These are set to rise from £185 to £329 – from 15% to 22% – between now and 2020, says the npower report. Although DECC says the projected bill for 2020 will be reduced to £1,331 through the impact of some of its domestic energy efficiency schemes.

The Government has a target of ensuring 15% of the UK energy comes from renewable sources by 2020 and to do this it has identified securing 30% of electricity from low carbon generation by that date.

Green levies include the Renewable Obligation scheme which will be replaced by strike prices for low carbon energy sources under the Contract for Difference element of the Energy Bill, which is currently passing through parliament.

They also include the carbon floor price green deal and Energy Company Obligation (ECO) which shifts the burden for domestic energy efficiency schemes on to the energy suppliers.

Janusz Bialek, DONG professor of renewable energy at Durham Univesrity and a world-leading expert in energy infrastructure, believes network and green costs will continue to rise.

“The network is old and needs replacing and there are substantial costs associated with incorporating renewable energy into the grid.”

Despite MPs wanting to encourage new entrants Bialek believes the UK market is a competitive one.

He said: “The energy companies are not making much of a profit and have gone into the negative. Ofgem agrees the profits are not excessive.

“What we really need is people to understand their energy bills more clearly. Perhaps this may help users switch suppliers more readily.”

Henry Edwards-Evans, associate editorial director, at global commodity experts Platts says green levies are likely to lead to significant increases in energy bills, citing the example of Germany, Europe’s renewable standard bearer.

He said: “The wholesale energy cost component in Berlin is only 33% of total final bills, and while German wholesale prices are among the lowest in Europe, end user retail bills are among the highest because of rising energy taxes.

“This demonstrates that the cost of energy transition is going to be high even when you have a huge coal/lignite fleet of power stations to keep wholesale prices low.

“The UK does not have such a huge coal fleet, indeed most of the time the wholesale price reflects the expensive natural gas prices.

“There is no prospect of new coal plant in the UK. More gas capacity is the short-term fix, but this will require capacity payments and is not a cheap option.

“The government’s £92/MWh strike price for nuclear in 2023 gives an idea of where DECC thinks power prices are going.”

James Beard, a spokesperson for the Renewable Energy Association, said: “Importing gas from Russia and the Middle East has become increasingly expensive over the last decade, and this is the main element driving up our energy bills.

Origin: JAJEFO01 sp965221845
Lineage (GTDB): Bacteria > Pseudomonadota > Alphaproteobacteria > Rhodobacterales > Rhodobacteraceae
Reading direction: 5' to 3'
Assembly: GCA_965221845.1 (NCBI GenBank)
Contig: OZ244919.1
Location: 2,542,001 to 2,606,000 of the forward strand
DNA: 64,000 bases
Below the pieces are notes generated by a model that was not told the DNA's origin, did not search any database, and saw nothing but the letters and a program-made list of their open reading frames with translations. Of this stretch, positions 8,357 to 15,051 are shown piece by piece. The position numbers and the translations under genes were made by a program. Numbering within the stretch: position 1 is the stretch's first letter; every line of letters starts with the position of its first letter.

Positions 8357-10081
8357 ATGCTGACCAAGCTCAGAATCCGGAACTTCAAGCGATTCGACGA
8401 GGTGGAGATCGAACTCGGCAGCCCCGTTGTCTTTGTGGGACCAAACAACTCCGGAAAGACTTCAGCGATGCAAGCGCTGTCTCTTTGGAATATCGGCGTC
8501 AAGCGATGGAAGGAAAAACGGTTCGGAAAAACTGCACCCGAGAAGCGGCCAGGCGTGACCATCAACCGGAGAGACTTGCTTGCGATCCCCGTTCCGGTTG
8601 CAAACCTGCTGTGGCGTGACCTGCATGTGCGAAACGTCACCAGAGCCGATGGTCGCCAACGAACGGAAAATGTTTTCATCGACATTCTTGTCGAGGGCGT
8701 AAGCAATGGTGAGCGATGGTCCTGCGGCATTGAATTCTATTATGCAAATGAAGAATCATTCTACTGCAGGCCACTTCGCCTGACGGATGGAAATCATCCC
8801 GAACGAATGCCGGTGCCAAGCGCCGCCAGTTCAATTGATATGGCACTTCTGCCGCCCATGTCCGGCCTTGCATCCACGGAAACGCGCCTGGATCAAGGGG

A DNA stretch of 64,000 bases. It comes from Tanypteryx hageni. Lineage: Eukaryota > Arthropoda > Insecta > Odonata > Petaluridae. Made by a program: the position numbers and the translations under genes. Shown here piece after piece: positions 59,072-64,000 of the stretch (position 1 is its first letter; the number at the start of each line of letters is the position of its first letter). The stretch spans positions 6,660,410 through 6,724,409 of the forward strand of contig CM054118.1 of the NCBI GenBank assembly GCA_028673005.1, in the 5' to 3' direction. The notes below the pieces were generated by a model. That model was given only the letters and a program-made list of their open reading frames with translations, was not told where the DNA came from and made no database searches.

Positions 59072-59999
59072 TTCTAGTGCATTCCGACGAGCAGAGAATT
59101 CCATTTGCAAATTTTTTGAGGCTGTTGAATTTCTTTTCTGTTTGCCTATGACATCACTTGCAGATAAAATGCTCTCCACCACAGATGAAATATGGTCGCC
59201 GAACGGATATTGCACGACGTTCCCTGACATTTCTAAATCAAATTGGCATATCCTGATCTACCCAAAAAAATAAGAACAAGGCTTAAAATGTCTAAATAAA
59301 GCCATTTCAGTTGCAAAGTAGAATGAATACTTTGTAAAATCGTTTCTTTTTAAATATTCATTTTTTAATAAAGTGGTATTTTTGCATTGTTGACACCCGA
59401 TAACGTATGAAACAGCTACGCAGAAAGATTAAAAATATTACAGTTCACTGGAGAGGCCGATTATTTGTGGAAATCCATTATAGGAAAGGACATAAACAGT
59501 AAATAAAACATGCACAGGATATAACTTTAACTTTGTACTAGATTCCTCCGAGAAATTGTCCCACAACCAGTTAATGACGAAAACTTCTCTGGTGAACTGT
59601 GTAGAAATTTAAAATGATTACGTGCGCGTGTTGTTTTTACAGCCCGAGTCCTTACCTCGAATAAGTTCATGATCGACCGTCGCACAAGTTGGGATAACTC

“More home-grown renewable energy means less exposure to international gas markets, as well as jobs, investments and tax revenues here in the UK.

“Reducing support for renewables would be a huge mistake from an economic, as well as environmental perspective.

“Renewables and energy efficiency are both vital for preserving a safe environment for future generations, and it is right that they receive public investment. But if there is a case that the funding for these programmes can be raised in a more equitable way than at present, then we are willing to engage with that debate – provided any new measures do not undermine the jobs and investments our industry is delivering for UK plc.”

With energy costs now a matter of overriding public concern the Labour Party wants to freeze bills for 20 months, while the Coalition is looking to cut green levies.

Labour leader Ed Miliband was energy secretary when most of the legislation mapping out the UK’s green energy transition was implemented.

Most commentators say Labour’s price freeze plans are deterring investment in the sector and will lead to price increases, either before or after its implementation.

If the wholesale gas price falls, as some suggest, it may even result in windfall profits.

The most likely short-term measure, which could be announced in Chancellor George Osborne’s autumn statement next month, will shift the cost of the ECO – a levy of around £70 per domestic customer – on to general taxation.

There is also some discussion of bringing in measures to alleviate the costs incurred by the carbon floor price. Introduced earlier this year, it punishes large industrial users and power generators for emitting carbon dioxide and is set to cost business millions of pounds.

But third party costs, many of which are locked in by statute and international conventions, will only fall if the politicians row back from the UK’s green energy commitments.


David Whetstone
Culture Editor
Graeme Whitfield
Business Editor
Mark Douglas
Newcastle United Editor
Stuart Rayner
Sports Writer